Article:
Adaptation Experiments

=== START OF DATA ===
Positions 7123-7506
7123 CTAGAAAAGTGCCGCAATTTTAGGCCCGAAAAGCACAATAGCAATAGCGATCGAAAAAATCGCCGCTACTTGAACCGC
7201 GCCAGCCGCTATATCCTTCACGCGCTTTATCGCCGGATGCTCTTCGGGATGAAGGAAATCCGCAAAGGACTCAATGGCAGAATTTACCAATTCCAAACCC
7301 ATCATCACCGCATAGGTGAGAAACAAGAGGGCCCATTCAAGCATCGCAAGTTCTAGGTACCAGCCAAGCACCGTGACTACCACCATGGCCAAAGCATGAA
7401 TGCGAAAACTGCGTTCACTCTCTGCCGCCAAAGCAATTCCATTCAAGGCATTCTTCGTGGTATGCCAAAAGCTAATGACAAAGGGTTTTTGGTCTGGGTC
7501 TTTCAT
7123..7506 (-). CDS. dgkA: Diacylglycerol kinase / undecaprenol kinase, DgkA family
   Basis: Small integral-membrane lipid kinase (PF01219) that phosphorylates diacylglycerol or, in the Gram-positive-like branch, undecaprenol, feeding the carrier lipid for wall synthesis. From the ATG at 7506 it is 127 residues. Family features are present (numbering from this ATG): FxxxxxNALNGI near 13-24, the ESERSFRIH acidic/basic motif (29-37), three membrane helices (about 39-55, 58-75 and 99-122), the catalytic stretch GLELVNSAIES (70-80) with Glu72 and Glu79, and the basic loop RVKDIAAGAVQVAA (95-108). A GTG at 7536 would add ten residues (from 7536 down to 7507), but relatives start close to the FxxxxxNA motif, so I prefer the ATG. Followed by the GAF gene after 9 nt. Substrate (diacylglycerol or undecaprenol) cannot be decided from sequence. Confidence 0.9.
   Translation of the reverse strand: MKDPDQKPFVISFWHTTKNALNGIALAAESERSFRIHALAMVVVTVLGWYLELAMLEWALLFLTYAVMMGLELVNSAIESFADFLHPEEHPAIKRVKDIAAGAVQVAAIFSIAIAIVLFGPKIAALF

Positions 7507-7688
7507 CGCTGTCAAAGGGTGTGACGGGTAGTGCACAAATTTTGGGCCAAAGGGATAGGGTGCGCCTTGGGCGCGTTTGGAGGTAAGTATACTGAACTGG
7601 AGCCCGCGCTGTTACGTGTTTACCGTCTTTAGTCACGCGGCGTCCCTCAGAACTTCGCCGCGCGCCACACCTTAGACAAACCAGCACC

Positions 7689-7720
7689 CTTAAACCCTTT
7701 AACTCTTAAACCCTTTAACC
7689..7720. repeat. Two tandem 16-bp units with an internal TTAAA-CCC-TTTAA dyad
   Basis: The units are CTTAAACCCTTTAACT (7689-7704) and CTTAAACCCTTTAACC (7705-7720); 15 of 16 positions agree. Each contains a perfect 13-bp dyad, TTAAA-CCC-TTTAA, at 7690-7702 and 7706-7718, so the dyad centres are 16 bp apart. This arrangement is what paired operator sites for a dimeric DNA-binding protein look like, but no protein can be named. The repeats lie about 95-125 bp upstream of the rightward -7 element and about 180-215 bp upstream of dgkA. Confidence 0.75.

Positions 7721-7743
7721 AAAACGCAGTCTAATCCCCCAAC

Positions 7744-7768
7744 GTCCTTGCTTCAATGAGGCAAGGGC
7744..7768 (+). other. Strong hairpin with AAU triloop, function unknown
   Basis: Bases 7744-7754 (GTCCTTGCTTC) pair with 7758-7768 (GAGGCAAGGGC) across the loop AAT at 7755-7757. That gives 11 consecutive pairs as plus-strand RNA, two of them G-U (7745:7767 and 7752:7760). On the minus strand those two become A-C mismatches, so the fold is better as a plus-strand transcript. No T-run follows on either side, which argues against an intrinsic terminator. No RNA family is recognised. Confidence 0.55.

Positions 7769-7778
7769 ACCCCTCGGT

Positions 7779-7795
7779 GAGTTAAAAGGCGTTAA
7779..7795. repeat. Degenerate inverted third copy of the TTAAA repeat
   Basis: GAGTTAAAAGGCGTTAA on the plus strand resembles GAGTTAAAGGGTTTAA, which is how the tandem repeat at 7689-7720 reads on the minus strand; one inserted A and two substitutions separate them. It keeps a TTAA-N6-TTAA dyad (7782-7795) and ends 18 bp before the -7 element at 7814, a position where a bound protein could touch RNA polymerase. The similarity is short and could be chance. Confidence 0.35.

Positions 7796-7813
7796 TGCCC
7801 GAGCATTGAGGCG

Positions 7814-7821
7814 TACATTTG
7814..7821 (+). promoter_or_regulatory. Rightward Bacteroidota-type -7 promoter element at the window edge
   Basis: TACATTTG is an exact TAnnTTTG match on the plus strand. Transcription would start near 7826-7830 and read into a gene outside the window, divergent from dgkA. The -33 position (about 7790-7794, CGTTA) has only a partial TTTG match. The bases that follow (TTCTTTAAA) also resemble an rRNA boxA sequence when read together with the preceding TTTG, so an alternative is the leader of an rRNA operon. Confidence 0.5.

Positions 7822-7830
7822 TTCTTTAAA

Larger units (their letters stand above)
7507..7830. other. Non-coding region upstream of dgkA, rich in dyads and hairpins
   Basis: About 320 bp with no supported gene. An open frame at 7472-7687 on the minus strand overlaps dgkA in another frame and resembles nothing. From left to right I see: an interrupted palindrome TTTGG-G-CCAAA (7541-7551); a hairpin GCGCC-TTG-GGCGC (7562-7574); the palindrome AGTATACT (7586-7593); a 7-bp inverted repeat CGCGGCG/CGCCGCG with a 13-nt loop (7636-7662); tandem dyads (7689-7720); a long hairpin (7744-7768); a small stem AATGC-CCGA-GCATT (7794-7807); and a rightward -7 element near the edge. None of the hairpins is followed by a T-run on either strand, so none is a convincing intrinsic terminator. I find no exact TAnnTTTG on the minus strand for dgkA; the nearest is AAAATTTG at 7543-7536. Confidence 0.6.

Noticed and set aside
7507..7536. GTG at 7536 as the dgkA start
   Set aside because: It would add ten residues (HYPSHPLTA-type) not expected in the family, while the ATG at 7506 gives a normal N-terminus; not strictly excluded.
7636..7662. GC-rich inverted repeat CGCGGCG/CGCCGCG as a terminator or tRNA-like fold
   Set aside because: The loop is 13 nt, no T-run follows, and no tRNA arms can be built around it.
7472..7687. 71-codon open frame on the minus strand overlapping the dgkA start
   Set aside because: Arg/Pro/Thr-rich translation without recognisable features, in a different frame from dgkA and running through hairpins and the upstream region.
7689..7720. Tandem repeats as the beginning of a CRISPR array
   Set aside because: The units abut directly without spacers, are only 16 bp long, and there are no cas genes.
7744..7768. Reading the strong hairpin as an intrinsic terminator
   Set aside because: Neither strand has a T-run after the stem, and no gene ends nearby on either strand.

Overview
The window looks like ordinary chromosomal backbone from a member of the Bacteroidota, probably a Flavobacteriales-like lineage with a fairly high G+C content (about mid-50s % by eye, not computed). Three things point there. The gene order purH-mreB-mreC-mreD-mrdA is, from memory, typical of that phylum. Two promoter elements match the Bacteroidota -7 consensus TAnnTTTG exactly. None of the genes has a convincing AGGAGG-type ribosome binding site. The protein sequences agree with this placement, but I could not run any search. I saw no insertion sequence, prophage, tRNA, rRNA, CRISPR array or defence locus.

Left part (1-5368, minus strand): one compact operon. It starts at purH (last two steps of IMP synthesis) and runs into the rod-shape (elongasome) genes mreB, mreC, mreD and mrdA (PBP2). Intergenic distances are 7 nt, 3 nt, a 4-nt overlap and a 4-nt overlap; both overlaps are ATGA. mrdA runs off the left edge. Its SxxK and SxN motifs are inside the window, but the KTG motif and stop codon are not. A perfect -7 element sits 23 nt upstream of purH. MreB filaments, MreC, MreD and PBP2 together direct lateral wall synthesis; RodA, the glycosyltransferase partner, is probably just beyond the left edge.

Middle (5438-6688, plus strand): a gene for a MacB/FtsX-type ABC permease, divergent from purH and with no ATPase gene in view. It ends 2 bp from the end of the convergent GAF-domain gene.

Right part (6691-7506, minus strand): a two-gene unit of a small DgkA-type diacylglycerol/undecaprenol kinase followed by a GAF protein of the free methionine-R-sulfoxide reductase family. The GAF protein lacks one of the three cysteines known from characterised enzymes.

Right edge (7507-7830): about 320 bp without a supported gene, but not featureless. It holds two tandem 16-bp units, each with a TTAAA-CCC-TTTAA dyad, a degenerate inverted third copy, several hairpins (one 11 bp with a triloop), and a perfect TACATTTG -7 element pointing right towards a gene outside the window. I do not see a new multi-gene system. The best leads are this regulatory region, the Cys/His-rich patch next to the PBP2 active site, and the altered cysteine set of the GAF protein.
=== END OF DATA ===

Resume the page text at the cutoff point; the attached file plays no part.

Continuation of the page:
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Adaptation is the process of the receptors becoming less sensitive as a result of continued presentation of the same stimulus (Davis, & Palladino 2007). In other words the receptors "get use" or adjust to the brightness of a light or the darkness of a room, depending on the surrounding we are in. For instance, if you are in a suddenly darkened room your eyes will adjust to the darkness and be able to see around the room after you stand in it a few minutes. This works with all of the five sensory receptors found in the eyes, ears, mouth, nose, and skin. Below, I have conducted three different experiments in which adaptation occurs, and I will explain how each was done and how adaptation is evident in each one. The first experiment I chose to undertake was the sandpaper test. The experiment instructs me to rub my finger across a rough piece of sandpaper, and rate its coarseness on a numbered scale. Next, I am to wait a minute or two, and then rub the same finger across the same sandpaper and rate its coarseness again a second time. On a scale from 1 to 7 (1 being soft and 7 being rough), the sandpaper was rated at a 7 when I first rubbed it. The second time I rubbed the same sandpaper I rated the roughness at a 5. So the feel of the sandpaper felt smoother on the second rub. I found that my perception of the sandpaper's coarseness changed after the repeated action of rubbing the same finger for the second time. The conclusion; the skin on my finger adapted to the coarseness of the sandpaper because of the repeated exposure to the same stimulus. In order for my finger to send the signal of the feel of the sandpaper to my brain for processing, my skin must be filled with cutaneous receptors that pick up on sensations such as touch, temperature, pain, and pressure on the skin. Once the cutaneous information has been sensed by the machorecptors by either fine hair movement on the skin, or by dents in the skin being stimulated, the information travels...
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